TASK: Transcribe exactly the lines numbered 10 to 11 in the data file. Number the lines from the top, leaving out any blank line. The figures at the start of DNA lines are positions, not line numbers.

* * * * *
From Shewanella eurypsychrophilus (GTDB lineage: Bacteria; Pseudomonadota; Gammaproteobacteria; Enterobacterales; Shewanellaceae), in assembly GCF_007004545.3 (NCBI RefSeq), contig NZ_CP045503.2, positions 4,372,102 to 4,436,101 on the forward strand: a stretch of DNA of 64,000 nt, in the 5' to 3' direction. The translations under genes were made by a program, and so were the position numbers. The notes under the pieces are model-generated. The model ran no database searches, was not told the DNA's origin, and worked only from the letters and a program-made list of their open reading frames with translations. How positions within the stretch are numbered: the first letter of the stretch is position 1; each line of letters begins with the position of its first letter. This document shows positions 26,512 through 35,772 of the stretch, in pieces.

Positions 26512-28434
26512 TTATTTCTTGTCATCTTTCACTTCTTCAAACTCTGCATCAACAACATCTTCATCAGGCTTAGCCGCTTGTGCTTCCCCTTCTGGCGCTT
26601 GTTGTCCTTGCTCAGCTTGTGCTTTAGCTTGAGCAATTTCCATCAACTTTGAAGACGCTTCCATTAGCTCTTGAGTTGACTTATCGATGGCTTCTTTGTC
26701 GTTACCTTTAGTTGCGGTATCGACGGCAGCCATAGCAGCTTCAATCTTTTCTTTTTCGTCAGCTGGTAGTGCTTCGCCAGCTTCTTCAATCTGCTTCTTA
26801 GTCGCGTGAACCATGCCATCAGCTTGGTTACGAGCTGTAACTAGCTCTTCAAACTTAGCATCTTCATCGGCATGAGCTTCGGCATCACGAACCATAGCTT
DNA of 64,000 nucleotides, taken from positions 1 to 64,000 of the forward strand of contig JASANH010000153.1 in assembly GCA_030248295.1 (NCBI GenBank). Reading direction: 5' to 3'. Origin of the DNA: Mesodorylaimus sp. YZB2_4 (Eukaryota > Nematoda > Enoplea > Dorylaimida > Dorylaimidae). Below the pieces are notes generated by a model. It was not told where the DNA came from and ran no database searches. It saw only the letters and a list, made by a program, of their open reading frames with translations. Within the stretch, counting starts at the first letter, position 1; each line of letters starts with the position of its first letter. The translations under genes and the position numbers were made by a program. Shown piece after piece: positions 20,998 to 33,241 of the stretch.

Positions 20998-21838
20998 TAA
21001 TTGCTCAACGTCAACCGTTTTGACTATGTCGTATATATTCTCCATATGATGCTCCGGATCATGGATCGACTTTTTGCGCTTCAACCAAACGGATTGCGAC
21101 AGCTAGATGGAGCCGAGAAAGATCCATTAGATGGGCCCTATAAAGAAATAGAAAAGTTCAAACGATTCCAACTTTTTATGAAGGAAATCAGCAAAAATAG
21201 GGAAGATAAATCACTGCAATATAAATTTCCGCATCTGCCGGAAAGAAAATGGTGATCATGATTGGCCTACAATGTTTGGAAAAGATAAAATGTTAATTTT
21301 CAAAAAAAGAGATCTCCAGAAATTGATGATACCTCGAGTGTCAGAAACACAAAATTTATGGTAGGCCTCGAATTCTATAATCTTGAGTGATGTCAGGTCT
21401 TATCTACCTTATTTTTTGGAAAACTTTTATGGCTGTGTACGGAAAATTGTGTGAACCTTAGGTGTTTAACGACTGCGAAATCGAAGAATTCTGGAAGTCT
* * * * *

21001 TTGCTCAACGTCAACCGTTTTGACTATGTCGTATATATTCTCCATATGATGCTCCGGATCATGGATCGACTTTTTGCGCTTCAACCAAACGGATTGCGAC
21101 AGCTAGATGGAGCCGAGAAAGATCCATTAGATGGGCCCTATAAAGAAATAGAAAAGTTCAAACGATTCCAACTTTTTATGAAGGAAATCAGCAAAAATAG